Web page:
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Some grilled veggies for Chili on the Grill was part of my first attempt to revisit direct winter grilling. They cooked up in the normal amount of time.

My third attempt at direct winter grilling was Grilled Asparagus Wrapped in Prosciutto. It was cooked in perhaps the worst weather yet. We had an air temperature in the low 40’s (4 C) and steady winds in the 20 MPH (32 kph) range with gusts into the 30 (48) and 40 MPH (64 kph) range. I described the conditions and how it affected my smoker in Cure for the Uncommon Cold blog entry. As before I lit the grill early, I set the temps a LITTLE higher than needed and I lit more burners then required. While the recipe didn’t call for it, I took the time to use bamboo skewers to make asparagus rafts. This meant turning 6 rafts of 6 asparagus spears instead of trying to turn 36 spears. This minimized up time for the lid. I’d lit all 6 burners on the grill even though 3 would have normally sufficed. I crowded the asparagus rafts in the middle of the grill, where I would have the most even heat in the high winds.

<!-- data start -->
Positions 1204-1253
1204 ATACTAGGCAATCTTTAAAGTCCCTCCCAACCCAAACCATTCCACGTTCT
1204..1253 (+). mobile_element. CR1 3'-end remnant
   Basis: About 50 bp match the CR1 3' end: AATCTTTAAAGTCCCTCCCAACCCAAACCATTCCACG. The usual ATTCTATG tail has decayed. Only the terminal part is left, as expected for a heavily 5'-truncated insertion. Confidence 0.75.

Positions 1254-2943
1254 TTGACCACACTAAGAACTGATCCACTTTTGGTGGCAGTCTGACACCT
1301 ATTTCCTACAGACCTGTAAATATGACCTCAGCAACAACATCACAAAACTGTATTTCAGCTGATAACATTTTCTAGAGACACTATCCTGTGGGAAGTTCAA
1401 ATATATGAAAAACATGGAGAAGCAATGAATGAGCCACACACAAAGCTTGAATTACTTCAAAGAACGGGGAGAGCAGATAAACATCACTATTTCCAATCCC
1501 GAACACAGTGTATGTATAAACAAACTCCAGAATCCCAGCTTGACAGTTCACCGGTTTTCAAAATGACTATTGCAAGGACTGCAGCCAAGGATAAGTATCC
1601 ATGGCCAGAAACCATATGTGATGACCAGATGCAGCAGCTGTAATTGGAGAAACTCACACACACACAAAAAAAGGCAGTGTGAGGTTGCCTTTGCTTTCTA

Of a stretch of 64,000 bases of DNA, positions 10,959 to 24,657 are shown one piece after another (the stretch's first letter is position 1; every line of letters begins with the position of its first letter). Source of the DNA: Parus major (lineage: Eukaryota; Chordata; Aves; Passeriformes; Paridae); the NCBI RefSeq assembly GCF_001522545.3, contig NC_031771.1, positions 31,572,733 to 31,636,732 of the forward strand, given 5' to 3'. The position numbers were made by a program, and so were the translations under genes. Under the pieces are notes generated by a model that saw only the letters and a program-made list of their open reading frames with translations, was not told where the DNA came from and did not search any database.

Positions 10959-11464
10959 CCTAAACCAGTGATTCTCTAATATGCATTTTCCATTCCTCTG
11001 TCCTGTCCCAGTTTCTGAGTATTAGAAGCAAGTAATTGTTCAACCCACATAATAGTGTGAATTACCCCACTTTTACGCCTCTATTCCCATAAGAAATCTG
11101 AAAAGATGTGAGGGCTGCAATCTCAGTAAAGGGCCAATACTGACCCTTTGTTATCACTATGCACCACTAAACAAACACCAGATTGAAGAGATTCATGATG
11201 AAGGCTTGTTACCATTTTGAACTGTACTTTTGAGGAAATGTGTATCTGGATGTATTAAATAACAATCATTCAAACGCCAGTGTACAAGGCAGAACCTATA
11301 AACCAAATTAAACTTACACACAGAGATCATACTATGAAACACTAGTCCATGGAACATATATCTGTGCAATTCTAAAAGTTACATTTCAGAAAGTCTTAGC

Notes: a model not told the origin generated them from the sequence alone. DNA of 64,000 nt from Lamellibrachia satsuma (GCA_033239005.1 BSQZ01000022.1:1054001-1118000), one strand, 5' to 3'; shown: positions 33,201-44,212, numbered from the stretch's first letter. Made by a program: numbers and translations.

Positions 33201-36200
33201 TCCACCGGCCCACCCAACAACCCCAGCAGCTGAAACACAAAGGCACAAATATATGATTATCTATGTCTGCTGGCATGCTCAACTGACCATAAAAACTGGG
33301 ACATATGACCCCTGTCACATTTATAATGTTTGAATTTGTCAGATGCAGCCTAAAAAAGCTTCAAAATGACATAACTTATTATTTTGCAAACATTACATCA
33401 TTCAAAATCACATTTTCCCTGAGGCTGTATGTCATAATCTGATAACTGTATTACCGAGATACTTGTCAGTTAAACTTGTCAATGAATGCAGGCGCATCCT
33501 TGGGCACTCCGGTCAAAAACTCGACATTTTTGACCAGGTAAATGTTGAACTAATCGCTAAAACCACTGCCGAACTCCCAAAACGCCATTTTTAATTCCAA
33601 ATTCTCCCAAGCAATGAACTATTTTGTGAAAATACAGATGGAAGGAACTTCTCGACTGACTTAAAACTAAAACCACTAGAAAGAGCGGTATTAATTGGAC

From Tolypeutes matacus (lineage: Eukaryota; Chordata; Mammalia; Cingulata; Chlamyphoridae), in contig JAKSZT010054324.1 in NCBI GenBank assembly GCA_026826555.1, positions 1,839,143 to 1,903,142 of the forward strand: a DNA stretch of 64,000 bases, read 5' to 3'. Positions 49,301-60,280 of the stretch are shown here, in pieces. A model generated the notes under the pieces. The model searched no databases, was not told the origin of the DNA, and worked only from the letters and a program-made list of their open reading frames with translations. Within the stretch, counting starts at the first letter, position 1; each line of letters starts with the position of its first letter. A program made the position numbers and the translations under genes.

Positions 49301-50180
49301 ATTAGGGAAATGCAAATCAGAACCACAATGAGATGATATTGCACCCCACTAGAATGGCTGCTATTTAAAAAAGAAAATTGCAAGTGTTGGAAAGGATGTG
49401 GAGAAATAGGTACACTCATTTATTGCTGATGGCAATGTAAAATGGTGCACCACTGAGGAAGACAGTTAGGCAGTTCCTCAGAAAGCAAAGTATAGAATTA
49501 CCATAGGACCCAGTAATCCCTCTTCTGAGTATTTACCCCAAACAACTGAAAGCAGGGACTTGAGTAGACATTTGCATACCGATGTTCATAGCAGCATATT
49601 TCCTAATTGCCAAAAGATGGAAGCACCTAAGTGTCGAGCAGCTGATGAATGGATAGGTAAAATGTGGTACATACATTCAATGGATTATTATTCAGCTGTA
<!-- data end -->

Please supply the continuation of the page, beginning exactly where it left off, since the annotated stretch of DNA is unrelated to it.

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The wings started off fine, but the pressure drop caused by the low amount of propane in the tank cause them to take quite a bit longer. So use a tank well over half full.

My last attempt at direct winter grilling the day after Christmas was interesting. It gave me a possible new insight into direct grilling problems with prior gas grills. On the menu was BBQ Tex-Mex Chicken Wings which were direct grilled for 25 minutes on medium high turning often. This meant lots of uptime for the lid and would mark the toughest test. The BBQ sauce used was sugary, so it was only put on during the last 10 minutes of grill time. Once again I fired up the grill early, lit all 6 burners giving me more area than I needed and set the temperature knobs one notch above medium high. I also made sure the grate was very well oiled. I had lots of pieces to turn and I wanted to do it quickly. When I put the chicken on the grill things appeared to go well. The grill was sizzling and I got so small flare ups here and there from the dripping fat. The first turn was uneventful and the wings seemed to be cooking up as I’d expect them to. By the second turn two minutes later it seemed like the wings weren’t cooking as fast. Perhaps this was the cold air let in while turning the wings the first time. By the time for third turn the sizzling had stopped and putting my hand over the grill showed the temps had indeed fallen.